the iqlusion blog

Blog for iqlusion, a Silicon Valley-based proof-of-stake validator hosting company deploying the Cosmos Network.

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Postmortem: 2019-08-07 Tendermint KMS-related Cosmos Hub Validator Incident

Last night and early this morning we encountered a series of small outages in iqlusion’s Cosmos Hub validator related to a recently released version of Tendermint KMS: v0.6.1. We are the primary contributors to Tendermint KMS and generally try to run the latest version of the code at all times, in order to smoke test each release prior to a wider announcement. Generally this has been going pretty well and we have not had an outage like this before.

Unfortunately, while the v0.6.1 release appeared to work during the day, to the point we made a release announcement about it on Twitter, as sometimes happens issues didn’t crop up until late at night and early next morning. We missed around 200 blocks when the KMS crashed originally last night, and another 300 when it crashed again this morning. We weren’t alone, there were two issues opened by people who encountered the same problems on...

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Introducing Abscissa: iqlusion’s security-oriented Rust application framework

By Tony Arcieri


Earlier this month we released Abscissa: our security-oriented Rust application framework. After releasing v0.1, we’ve spent the past few weeks further polishing it up in tandem with this blog post, and just released a follow-up v0.2. The Abscissa source repository is hosted on GitHub.

Here at iqlusion we have developed a number of Rust applications, ranging from CLI applications (e.g. devops tools) to network services including the Tendermint Key Management System. Many of these applications used a common set of crate dependencies and copy/paste boilerplate. After a lot of work, we have moved (or are in the process of moving) all of these tools to Abscissa.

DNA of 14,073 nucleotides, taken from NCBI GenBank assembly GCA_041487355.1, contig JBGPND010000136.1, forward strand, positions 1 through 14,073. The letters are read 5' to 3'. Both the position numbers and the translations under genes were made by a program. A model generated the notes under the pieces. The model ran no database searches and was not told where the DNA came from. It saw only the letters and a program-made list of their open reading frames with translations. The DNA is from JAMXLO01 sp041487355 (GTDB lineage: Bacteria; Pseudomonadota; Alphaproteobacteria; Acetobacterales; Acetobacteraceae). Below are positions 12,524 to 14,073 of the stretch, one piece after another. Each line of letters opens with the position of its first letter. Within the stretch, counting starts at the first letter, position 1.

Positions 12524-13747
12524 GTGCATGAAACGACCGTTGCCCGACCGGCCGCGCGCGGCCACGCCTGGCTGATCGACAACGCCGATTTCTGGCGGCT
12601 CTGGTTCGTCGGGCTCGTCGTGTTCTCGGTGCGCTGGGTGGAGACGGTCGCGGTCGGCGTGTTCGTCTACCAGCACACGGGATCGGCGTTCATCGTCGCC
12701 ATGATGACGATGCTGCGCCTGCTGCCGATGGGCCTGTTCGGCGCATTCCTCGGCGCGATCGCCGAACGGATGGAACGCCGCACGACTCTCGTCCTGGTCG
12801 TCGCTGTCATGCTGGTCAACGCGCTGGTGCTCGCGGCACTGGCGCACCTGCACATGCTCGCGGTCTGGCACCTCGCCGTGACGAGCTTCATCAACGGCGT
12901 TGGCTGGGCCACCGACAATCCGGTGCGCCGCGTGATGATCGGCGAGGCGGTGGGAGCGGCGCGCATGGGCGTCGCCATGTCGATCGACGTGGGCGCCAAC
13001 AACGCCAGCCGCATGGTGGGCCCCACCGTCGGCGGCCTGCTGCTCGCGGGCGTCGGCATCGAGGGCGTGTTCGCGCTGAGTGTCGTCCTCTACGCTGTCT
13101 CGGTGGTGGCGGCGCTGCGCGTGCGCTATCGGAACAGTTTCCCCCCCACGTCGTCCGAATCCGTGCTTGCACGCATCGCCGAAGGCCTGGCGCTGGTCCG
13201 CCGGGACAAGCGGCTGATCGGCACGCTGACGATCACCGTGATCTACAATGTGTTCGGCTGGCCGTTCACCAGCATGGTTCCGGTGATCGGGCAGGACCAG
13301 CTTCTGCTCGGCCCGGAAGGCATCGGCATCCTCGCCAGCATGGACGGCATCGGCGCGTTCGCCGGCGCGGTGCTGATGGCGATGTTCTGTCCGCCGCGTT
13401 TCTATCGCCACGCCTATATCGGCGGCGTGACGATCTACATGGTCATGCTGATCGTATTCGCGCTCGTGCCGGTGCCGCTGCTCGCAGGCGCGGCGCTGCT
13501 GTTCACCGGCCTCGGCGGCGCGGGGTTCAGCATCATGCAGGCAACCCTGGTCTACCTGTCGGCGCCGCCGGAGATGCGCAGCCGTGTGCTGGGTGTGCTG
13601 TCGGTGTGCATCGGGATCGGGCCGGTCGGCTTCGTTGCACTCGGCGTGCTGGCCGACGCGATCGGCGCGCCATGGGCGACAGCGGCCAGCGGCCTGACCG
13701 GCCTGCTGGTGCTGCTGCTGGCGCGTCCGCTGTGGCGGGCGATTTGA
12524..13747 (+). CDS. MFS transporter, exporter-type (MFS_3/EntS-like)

Don’t let the “version 0.2” fool you: the codebase that would become Abscissa is now a little over a year old. We have deliberately left the version number in the “0.0.x” range because much of it started as ugly...

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Postmortem: 2019-03-29 DNS-related Cosmos Hub Validator Incident


It began with a series of PagerDuty alerts on our phones. We occasionally have false positives, but this was different: several alarms in a row. We looked up at the display in our NOC (above photo, although from a different day) to see that this was not a false alarm: Hubble was also showing we were down. At least our alerts were working!

Though we had been making several changes throughout the day to move onto a new internal sentry architecture, almost all of these changes we additive, so it was surprising to see we had an outage. After hopping onto our redundant validator hosts and checking on the process status, we saw something rather scary: both the active validator and backup validator processes had crashed!

A quick examination of the stack trace found the cause: DNS. We had just deleted a DNS record we thought was no-longer in use, which seemed like a likely culprit. So first...

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A look inside iqlusion’s Cosmos Hub Validator architecture

By Tony Arcieri and Shella Stephens

Here at iqlusion, we have taken our past professional experiences from infrastructure and security teams at notable Silicon Valley companies and applied them in building what we believe is one of the most sophisticated proof-of-stake (PoS) validators in existence today.